On April 23, 2020, the U.S. Patent and Trademark Office Chief Economist released a report which analyzes the effects of USPTO actions to clarify patent eligibility standards in the wake of the U.S. Supreme Court’s Alice Corp. v. CLS Bank International ruling. The report indicates that the odds of receiving a Section 101 rejection for patent-ineligible subject matter increased by 31% in certain technology areas in the 18 months following the Alice decision, but decreased by 25% subsequent to January 2019 guidance on patent subject matter eligibility issued by the USPTO.
The 2019 USPTO Guidance
On January 7, 2019, the USPTO published in the Federal Register revised guidance to examiners and other USPTO personnel concerning the evaluation of subject matter eligibility under 35 U.S.C. § 101. 84 Fed. Reg. 50. The Revised Patent Subject Matter Eligibility Guidance (“2019 PEG”) modified the USPTO’s application of the Alice/Mayo framework by more carefully defining categories of abstract ideas and by requiring consideration of whether a claim involves a “practical application” of a judicial exception as a basis for patent eligibility. The USPTO supported its revised guidance, which deviates in some respects from the Federal Circuit’s case law applying the Alice/Mayo framework, by referencing foundational concepts of subject matter eligibility found in Supreme Court case law.
The 2019 PEG altered the prior Alice/Mayo analysis in two significant ways. First, in Step 2A, with only rare exceptions, the 2019 PEG provides that a claim will be considered to be directed to an “abstract idea” only if the claim recites subject matter in one of three groupings:
(a) Mathematical concepts — mathematical relationships, mathematical formulas or equations, mathematical calculations.
(b) Certain methods of organizing human activity — fundamental economic principles or practices (including hedging, insurance, mitigating risk); commercial or legal interactions (including agreements in the form of contracts; legal obligations; advertising, marketing or sales activities or behaviors; business relations); managing the personal behavior or relationships or interactions between people (including social activities, teaching, and following rules or instructions); or
(c) Mental processes — concepts that are performed in the human mind (including an observation, evaluation, judgment, opinion).
Second, the 2019 PEG provides that if a claim does not recite subject matter from one of the three groupings, or another judicially-recognized exception, then the claim is eligible. On the other hand, if the claim does recite subject matter from one of the abstract idea groupings, the guidance provides that it is only “directed to” an abstract idea if the claim does not include a “practical application” of the subject matter.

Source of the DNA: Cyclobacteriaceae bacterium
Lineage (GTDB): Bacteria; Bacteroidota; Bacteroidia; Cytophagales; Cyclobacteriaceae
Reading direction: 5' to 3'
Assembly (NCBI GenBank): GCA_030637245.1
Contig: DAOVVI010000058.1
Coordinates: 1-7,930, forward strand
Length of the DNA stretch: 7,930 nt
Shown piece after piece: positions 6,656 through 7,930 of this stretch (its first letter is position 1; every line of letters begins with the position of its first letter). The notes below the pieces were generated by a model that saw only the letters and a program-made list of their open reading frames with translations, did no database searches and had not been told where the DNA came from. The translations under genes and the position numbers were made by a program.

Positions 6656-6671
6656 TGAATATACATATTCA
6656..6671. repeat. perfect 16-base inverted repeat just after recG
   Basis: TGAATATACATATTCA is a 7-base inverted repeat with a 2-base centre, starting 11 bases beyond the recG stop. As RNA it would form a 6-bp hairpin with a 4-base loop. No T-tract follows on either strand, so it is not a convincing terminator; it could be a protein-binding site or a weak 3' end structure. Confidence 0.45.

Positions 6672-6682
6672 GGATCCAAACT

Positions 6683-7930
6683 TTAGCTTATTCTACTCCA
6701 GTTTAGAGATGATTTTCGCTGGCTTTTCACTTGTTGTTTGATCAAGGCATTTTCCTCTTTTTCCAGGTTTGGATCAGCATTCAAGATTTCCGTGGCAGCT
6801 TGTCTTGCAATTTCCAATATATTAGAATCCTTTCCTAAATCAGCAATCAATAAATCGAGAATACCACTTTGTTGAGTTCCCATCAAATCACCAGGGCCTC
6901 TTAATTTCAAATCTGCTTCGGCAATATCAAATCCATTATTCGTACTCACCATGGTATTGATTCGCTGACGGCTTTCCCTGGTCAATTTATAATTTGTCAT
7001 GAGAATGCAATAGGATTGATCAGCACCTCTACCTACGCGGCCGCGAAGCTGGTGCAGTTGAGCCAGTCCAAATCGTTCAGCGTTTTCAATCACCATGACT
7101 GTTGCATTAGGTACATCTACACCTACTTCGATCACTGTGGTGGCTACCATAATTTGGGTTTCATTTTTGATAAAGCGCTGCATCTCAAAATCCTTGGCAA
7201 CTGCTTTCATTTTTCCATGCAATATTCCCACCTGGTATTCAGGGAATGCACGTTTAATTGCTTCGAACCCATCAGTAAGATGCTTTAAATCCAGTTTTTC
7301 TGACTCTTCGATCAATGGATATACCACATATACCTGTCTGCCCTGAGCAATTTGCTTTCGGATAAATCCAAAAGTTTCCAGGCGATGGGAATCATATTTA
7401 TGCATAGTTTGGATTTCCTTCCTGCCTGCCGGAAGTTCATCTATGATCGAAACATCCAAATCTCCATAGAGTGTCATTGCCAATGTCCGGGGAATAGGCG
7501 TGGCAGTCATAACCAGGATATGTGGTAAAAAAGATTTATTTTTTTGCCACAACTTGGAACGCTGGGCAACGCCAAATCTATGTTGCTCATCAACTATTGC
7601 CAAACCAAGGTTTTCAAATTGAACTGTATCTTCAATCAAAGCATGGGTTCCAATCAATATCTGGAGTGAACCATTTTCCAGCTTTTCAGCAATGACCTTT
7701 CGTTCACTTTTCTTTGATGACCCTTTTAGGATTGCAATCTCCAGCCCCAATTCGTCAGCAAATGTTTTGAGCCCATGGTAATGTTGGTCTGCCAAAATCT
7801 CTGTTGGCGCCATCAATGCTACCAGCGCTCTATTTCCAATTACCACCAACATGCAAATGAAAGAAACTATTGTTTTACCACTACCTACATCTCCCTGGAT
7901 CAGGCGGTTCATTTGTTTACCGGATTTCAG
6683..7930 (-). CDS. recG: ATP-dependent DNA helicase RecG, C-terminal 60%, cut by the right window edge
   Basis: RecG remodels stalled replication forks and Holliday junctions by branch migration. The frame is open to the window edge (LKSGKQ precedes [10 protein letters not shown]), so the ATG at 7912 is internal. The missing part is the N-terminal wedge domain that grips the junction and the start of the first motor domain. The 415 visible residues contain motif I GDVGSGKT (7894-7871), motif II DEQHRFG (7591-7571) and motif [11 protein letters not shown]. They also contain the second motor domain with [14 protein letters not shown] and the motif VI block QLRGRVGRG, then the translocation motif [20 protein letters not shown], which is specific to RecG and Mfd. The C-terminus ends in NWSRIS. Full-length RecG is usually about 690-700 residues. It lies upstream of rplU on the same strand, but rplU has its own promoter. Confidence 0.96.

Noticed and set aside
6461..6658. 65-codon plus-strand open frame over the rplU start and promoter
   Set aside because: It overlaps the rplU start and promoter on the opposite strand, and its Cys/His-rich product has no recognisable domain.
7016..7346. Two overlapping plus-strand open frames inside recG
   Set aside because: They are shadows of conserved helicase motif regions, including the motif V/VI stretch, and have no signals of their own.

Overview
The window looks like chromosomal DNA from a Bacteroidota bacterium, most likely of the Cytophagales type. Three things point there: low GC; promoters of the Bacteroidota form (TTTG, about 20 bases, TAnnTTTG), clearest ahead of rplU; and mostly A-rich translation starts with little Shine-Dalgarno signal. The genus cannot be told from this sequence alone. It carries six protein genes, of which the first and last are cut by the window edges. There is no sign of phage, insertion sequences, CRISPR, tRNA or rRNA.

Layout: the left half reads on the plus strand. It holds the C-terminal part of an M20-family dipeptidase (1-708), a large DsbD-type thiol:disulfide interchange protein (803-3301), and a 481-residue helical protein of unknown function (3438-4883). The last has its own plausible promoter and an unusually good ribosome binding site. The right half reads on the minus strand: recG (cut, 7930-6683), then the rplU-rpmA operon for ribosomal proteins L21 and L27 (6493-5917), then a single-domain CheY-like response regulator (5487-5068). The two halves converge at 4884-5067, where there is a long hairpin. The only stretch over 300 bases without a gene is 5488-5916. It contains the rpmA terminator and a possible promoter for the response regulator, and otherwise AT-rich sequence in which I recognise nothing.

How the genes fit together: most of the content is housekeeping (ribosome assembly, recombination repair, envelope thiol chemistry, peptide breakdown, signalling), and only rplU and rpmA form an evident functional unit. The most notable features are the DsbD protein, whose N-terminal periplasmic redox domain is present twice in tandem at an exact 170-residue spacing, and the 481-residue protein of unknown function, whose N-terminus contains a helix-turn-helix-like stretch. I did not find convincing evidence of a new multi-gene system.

The USPTO Report Analyzing Effects of Guidance
In a statement released in conjunction with the report, “Adjusting to Alice: USPTO patent examination outcomes after Alice Corp. v. CLS Bank International,” (the “Report”) the USPTO stated that its 2019 guidance had “brought greater predictability and certainty” to impacted technologies. According to USPTO Director Andrei Iancu, “We have heard anecdotally from both examiners and applicants across the entire spectrum of technologies that our 2019 guidance on Section 101 greatly improved the analysis in this important area of patent law.” Director Iancu added that “The Chief Economist’s report now confirms this general perception, especially with its critical finding that uncertainty decreased by a remarkable 44%.”
Some of the key findings in the Report include:
1. For Alice-affected technologies, the chances of receiving a first office action rejection with a rejection for patent-ineligible subject matter increased by 31% in the 18 months following Alice, as illustrated in the following chart from the Report.
2. For Alice-affected technologies, uncertainty about patent subject matter eligibility determinations in the first action stage of patent examination increased by 26% in the 18 months following Alice.
3. As demonstrated by the following chart from the Report, in the one year following the issuance of the 2019 PEG, the likelihood of receiving a first office action rejection for patent-ineligible subject matter decreased by 25% for Alice-affected technologies.
4. In addition, the Report provides that uncertainty about determinations of patent subject matter eligibility in the first action stage of patent examination for the relevant technologies decreased by 44% over the first year following publication of the 2019 PEG compared to the previous year.
In sum, the Report suggests that the USPTO’s guidance has helped to establish a more consistent and predictable examination process. According to USPTO Chief Economist Andrew Toole, “The primary economic function of the patent system is to provide an incentive for greater innovation.” He added that “Using an evidence-based approach, our report highlights the significant impact of the Supreme Court’s Alice decision on patent examination outcomes and the important stabilizing role played by the USPTO. This is what innovators and investors need to confidently promote entrepreneurship, create jobs, and advance science and technology.”